Outbreak of the war
End of the war

“If it wasn't for love…”, propaganda postcard

The soldier in the field is dreaming of his beloved. The postcard refers to the common concept of the female homeland and the male front.

Verwendet bei

  • Chapter

    War Advice from the Beehive: Maya the Bee as a Soldiers’ Bestseller

    In 1976, when Die Biene Maja [Maya the Bee] flew onto the television screen as a cartoon character and Karel Gott contributed the title song that would later become a pop hit, Waldemar Bonsels’s most famous character was making her second triumphant sweep across the German-speaking world. The fact that Bonsels’s book was considered a ‘classic’ on the Front during the First World War is largely unknown today.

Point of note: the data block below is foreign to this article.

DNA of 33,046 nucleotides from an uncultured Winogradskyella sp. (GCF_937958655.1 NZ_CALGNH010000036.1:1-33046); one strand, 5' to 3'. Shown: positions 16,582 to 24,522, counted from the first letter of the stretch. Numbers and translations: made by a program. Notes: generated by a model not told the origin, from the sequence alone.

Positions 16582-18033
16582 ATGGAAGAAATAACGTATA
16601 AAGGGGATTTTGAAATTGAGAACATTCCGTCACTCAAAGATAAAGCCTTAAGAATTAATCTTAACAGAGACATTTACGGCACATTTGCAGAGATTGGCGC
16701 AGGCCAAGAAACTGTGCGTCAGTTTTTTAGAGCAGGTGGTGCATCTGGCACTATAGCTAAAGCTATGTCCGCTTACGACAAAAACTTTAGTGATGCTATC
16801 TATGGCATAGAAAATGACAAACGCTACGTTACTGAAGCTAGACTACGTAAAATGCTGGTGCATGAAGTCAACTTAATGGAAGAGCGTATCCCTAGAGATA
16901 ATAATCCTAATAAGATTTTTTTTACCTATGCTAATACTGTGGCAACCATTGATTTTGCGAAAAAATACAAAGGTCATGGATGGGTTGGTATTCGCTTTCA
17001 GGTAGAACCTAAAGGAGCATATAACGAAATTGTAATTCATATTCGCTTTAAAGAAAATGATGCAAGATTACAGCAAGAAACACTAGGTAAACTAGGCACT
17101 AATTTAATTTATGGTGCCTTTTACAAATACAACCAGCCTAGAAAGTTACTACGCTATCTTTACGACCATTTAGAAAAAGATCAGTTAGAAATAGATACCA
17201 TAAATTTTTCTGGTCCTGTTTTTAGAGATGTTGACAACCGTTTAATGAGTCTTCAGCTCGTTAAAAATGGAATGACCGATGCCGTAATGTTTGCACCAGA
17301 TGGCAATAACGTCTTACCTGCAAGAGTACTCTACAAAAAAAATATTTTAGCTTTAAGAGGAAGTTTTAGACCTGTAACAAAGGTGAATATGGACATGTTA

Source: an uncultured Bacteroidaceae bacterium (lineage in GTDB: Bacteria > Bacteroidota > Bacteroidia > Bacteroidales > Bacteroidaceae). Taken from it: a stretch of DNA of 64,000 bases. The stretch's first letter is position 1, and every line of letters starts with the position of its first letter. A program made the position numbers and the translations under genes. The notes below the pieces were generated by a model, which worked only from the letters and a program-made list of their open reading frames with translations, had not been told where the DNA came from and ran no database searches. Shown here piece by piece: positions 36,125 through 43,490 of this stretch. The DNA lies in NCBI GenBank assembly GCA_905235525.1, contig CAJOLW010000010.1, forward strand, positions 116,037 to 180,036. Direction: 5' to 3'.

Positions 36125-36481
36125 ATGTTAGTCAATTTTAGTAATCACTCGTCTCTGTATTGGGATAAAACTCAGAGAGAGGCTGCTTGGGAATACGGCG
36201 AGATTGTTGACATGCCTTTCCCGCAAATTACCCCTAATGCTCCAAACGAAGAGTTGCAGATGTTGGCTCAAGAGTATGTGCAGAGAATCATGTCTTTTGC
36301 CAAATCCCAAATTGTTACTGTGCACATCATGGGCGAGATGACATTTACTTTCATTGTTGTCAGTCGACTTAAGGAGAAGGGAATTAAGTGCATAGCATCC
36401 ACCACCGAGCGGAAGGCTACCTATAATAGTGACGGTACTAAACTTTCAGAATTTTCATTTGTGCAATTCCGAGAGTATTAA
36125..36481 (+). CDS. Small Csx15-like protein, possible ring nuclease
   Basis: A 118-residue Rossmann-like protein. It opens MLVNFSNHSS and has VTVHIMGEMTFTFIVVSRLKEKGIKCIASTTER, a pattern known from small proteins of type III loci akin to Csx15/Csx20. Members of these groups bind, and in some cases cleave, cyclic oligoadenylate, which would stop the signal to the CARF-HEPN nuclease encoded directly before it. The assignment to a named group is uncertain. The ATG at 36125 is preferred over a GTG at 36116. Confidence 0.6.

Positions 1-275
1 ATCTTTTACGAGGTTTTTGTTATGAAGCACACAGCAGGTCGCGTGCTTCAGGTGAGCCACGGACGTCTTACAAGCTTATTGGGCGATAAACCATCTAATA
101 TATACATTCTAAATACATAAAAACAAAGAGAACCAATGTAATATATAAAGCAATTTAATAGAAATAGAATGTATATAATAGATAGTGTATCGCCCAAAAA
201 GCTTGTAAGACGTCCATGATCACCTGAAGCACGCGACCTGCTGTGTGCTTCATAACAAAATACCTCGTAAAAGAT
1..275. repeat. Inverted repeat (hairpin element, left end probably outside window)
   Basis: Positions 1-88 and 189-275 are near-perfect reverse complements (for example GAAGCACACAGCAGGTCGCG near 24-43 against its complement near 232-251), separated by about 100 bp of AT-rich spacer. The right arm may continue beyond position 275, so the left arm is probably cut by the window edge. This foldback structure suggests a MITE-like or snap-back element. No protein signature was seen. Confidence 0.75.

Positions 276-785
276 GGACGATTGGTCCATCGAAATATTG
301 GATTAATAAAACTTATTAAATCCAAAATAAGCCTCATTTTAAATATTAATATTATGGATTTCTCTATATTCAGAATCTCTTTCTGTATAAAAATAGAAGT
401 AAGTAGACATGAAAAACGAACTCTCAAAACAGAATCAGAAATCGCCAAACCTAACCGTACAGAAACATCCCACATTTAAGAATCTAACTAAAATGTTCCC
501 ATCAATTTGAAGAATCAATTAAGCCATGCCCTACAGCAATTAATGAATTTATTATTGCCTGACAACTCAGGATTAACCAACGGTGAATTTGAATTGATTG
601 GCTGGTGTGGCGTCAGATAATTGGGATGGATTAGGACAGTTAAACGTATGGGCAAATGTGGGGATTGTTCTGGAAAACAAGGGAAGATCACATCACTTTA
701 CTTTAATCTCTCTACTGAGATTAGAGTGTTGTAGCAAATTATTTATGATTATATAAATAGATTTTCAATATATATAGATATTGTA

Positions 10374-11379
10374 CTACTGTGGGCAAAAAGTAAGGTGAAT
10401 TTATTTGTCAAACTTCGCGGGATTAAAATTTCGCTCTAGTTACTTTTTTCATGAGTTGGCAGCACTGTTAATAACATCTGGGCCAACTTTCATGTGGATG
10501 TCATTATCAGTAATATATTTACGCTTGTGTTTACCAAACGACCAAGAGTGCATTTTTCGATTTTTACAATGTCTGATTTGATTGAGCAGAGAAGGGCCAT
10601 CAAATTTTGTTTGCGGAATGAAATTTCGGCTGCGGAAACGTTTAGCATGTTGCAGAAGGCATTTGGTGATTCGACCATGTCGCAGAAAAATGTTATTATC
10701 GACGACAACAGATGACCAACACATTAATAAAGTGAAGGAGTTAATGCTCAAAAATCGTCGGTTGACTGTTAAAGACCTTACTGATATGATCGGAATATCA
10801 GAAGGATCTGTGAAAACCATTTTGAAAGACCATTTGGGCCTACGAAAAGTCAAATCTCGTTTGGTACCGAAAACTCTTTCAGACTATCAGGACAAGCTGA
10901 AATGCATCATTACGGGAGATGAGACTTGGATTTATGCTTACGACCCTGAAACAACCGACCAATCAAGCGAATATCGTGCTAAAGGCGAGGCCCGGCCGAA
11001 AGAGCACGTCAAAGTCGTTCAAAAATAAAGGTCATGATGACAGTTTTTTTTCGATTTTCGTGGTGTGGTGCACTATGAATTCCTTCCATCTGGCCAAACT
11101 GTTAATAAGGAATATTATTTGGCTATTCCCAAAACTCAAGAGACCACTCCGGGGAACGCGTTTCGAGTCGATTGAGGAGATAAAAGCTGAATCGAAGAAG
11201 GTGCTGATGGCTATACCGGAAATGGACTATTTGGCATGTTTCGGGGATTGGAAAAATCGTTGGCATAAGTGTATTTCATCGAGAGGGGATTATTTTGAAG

• Chapter

    On Loving Women and War-Loving Men

    The outbreak of the First World War saw a change in accepted gender roles. Where there had previously been an opposition of masculine/public and feminine/private, a new form of differentiation emerged, defining the front as masculine and the home(land) as feminine.